But in any case, no one is stupid enough to really believe such a story. The coworkers or relatives who fill your inbox with urban legends and hoaxes may not be the sharpest tools in the shed, but none of them is stupid enough to believe this. And neither are those people who claim that they do believe it.
I have not given up debunking, and I'll tell you why.
Years ago in college I took a class in computer-simulation design. The final project was a simulation on the subject of our own choosing, and I decided to simulate the spread of rumors through a population. I essentially used an epidemiological model, and included controls to configure various probabilities--the odds that someone who believed a given rumor would relay it to someone else; the odds that the someone else would believe it, and so on. I did my best to put these values into ranges that matched real-world behavior, and then I twiddled the knobs to see what would happen.
One of the knobs controlled the probability that someone who knew a story to be false would forcefully debunk it whenever s/he heard it. And that knob turned out to be astonishingly sensitive and powerful. In the hundreds of scenarios I ran, I found that a tiny shift in the probability of that one factor--a difference as small as one part in ten thousand--could be the difference between a rumor being universally believed (except for a handful of skeptical cranks) and a rumor being universally forgotten (except for a similar handful of credulous cranks).
Sometimes it took quite a long time for false rumors to be completely quelled. And the simulation didn't take into account a change in the odds over time, as debunkers grow demoralized and give up challenging the rumor when they hear it. But it seems to me that just strengthens the argument for debunking--there should be as many people linking to snopes and hitting "reply all" as possible, so that there'll still be enough as their numbers dwindle. Every little bit helps.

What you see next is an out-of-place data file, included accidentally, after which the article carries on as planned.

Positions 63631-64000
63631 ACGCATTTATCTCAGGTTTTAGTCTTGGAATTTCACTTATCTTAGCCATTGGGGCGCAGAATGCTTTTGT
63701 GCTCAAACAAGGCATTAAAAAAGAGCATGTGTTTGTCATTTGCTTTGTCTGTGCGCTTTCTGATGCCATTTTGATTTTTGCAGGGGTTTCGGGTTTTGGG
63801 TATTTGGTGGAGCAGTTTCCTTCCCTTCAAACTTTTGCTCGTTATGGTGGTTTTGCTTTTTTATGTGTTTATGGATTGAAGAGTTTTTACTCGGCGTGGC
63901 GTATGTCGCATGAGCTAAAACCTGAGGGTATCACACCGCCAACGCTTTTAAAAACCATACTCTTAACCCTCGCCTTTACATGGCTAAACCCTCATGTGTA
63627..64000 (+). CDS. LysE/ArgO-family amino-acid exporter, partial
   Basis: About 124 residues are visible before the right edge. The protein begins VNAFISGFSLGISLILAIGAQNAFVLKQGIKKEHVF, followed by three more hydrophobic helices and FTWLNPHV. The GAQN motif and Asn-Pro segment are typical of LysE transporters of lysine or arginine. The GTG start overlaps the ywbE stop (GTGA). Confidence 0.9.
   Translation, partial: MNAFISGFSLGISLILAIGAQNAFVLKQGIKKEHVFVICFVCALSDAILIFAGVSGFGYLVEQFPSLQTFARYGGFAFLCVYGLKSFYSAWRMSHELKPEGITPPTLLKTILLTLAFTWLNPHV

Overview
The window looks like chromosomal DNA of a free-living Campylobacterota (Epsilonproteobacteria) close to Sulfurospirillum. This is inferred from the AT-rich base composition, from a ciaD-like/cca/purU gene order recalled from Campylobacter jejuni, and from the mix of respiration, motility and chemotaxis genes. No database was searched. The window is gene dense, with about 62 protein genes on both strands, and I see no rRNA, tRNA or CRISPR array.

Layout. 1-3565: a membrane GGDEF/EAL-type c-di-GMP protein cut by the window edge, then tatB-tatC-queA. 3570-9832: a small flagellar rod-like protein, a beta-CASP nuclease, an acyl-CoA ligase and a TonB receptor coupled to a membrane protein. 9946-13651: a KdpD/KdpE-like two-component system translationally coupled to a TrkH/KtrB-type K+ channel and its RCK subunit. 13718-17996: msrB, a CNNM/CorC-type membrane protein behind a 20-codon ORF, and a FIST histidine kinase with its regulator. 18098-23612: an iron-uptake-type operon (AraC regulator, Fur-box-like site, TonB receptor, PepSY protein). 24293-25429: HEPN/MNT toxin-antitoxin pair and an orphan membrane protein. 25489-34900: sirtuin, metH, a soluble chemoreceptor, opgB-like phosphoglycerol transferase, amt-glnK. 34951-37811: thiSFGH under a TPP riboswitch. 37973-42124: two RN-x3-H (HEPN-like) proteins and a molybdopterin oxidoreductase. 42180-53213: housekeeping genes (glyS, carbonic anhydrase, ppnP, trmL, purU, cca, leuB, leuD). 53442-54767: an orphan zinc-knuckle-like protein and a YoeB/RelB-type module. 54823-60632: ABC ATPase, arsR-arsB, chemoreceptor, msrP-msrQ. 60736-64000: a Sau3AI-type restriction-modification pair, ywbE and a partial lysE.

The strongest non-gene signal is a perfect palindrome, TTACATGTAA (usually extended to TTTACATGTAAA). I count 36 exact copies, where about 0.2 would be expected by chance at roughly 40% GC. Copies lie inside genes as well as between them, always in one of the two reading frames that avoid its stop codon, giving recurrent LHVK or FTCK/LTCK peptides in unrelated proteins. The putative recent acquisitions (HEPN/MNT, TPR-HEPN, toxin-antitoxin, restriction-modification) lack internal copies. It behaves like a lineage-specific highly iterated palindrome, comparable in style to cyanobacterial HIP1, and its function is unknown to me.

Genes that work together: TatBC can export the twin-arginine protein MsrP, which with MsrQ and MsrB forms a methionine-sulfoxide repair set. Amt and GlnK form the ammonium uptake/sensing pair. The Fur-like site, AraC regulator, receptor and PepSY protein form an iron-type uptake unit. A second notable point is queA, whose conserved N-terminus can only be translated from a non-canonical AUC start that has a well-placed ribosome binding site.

Yes, of course there are malicious actors out there. Of course there are people who want to infect everyone's brains with viruses and then exploit their symptoms for financial or political gain. Being an antibody is (I'm not religious but I can think of no other way to convey this) a holy cause, requiring faith.
Posted by: Evan
I enjoy reading Snopes, but all these political/culture-wars emails are a bit baffling. I've never seen a UK equivalent (which is surprising, considering the braindead comments of all political stripes on places like the "Have Your Say" page at the BBC News website. It's fairly obvious who is forwarding these emails on, but where do they come from in the first place? They also seem to be overwhelmingly right wing - is that really the case?
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